Thank the Aztec Gods for Papel Picado

From Aztec gods to baptisms, the papel picado that adorns George Ranch Main Street reminds us of the beauty and color of Hispanic Heritage Month.

By Delaney Marrs, Online Editor, Staff Writer

In sixteenth century Tenochtitlan the hallways might have been decorated with Aztec gods and goddesses made of fig and mulberry pulp. 

Amatl these paper gods were called in Nahuatl. Mashing the pulp from fig and mulberry tree bark, cutting the dried pulp with obsidian knives, and presenting the outline of Aztec gods and goddesses was a primarily ceremonial event in Aztec tradition. 

Amanda Bowen (Senior)

Now the hallways of George Ranch High School are adorned with the colorful papel picado, a descendant of amatl, translating to something along the lines of “perforated paper.”

Amanda Bowen (Senior)

When the Spanish arrived in Mesoamerica in the early sixteenth century, trade between Mexico and the outer world increased greatly. 

With trade lines between China and Acapulco, Mexico, fragile porcelains made their way to Central America along with the fine papel de China (Chinese paper) that wrapped them. This paper was perfect to turn into the papel picado banners that have become embedded in Mexican tradition.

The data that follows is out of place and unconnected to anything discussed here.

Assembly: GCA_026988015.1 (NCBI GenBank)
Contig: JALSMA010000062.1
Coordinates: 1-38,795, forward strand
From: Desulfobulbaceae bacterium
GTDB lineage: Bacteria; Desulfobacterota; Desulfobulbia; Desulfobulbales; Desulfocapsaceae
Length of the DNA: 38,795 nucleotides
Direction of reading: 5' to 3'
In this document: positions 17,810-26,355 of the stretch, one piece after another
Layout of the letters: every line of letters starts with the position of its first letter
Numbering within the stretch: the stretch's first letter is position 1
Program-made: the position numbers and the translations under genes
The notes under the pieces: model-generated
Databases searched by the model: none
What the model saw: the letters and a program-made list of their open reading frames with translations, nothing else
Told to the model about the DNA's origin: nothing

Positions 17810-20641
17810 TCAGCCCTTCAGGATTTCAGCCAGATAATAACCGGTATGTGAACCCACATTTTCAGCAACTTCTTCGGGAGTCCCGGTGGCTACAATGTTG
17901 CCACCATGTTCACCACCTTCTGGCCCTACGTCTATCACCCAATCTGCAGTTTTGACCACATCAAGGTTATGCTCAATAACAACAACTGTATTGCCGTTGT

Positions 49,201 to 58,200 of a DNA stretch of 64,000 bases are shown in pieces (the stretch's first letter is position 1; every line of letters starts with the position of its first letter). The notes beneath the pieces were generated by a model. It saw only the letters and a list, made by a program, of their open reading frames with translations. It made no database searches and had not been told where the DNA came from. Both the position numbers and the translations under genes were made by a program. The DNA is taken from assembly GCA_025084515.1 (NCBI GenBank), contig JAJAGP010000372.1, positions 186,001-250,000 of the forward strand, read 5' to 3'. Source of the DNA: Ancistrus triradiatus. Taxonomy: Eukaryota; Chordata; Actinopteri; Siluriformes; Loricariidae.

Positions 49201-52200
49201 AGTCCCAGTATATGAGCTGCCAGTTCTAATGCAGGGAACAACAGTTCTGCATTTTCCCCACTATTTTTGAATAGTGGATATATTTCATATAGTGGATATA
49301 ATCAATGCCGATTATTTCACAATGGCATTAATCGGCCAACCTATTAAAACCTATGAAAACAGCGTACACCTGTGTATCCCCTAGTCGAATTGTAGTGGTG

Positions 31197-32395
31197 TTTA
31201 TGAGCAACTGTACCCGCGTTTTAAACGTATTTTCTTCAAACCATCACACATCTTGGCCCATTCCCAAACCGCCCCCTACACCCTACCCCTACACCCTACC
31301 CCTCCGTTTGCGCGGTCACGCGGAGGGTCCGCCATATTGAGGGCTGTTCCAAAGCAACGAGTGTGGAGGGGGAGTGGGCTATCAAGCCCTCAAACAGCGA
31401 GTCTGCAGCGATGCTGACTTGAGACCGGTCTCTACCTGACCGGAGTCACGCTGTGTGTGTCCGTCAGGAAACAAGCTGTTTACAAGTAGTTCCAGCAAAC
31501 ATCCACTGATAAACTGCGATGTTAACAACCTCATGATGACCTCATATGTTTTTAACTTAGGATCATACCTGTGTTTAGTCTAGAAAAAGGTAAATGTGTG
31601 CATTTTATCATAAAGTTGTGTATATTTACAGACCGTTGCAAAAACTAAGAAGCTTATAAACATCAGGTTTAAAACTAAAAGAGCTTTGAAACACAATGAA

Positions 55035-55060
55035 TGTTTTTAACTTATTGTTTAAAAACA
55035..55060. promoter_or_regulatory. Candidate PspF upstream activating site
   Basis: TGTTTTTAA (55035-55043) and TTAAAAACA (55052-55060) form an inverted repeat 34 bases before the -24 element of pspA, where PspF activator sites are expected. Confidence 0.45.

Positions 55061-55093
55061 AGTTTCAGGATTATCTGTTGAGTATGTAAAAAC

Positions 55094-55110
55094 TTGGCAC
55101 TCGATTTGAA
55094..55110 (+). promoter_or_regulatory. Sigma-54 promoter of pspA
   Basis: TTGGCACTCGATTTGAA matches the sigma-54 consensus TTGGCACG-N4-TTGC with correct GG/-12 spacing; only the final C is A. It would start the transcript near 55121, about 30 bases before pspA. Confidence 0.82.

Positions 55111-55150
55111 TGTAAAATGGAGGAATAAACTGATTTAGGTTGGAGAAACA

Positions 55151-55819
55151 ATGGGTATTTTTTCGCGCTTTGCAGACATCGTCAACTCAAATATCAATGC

Amanda Bowen (Senior)

Today, papel picado is found in nearly every aspect of Mexican culture, from baptisms to funerals, Christmas to Día de los Muertos. 

At George Ranch, they are hung across Main Street as they would be hung across the narrow streets in the colonial villages of Mexico. This serves as a reminder of the colorful cultures we celebrate during Hispanic Heritage Month. 

“Putting up papel picado throughout the main hallway of the school is just a small part of getting people accustomed to the beautiful and unique aspects of Hispanic culture,” Virginia Bilic, a Senior, said. She and the rest of Spanish Honor Society and Student Council worked through the first week of Hispanic Heritage Month to cut and hang the papel picado across the halls. “The banners themselves are a form of art, and by displaying them in our school, by getting students involved and motivated to participate, we are able to embrace our cultural diversity and unite over the celebration of Hispanic Heritage Month!”